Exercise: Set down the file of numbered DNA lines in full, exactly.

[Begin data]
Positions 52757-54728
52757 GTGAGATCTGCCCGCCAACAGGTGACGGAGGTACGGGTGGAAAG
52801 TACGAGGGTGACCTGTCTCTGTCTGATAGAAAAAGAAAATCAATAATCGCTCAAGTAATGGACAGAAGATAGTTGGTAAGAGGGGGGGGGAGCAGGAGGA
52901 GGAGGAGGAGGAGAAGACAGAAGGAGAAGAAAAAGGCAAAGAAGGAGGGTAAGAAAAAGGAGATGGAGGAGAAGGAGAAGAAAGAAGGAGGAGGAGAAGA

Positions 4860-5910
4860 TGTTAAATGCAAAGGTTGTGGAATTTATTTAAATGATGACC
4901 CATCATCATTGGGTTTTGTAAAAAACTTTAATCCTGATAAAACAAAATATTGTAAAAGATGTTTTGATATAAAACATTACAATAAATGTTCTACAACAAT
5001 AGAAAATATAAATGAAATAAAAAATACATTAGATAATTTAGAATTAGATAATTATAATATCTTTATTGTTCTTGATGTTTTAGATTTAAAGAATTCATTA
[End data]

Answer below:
Positions 52757-54728
52757 GTGAGATCTGCCCGCCAACAGGTGACGGAGGTACGGGTGGAAAG
52801 TACGAGGGTGACCTGTCTCTGTCTGATAGAAAAAGAAAATCAATAATCGCTCAAGTAATGGACAGAAGATAGTTGGTAAGAGGGGGGGGGAGCAGGAGGA
52901 GGAGGAGGAGGAGAAGACAGAAGGAGAAGAAAAAGGCAAAGAAGGAGGGTAAGAAAAAGGAGATGGAGGAGAAGGAGAAGAAAGAAGGAGGAGGAGAAGA

Positions 4860-5910
4860 TGTTAAATGCAAAGGTTGTGGAATTTATTTAAATGATGACC
4901 CATCATCATTGGGTTTTGTAAAAAACTTTAATCCTGATAAAACAAAATATTGTAAAAGATGTTTTGATATAAAACATTACAATAAATGTTCTACAACAAT
5001 AGAAAATATAAATGAAATAAAAAATACATTAGATAATTTAGAATTAGATAATTATAATATCTTTATTGTTCTTGATGTTTTAGATTTAAAGAATTCATTA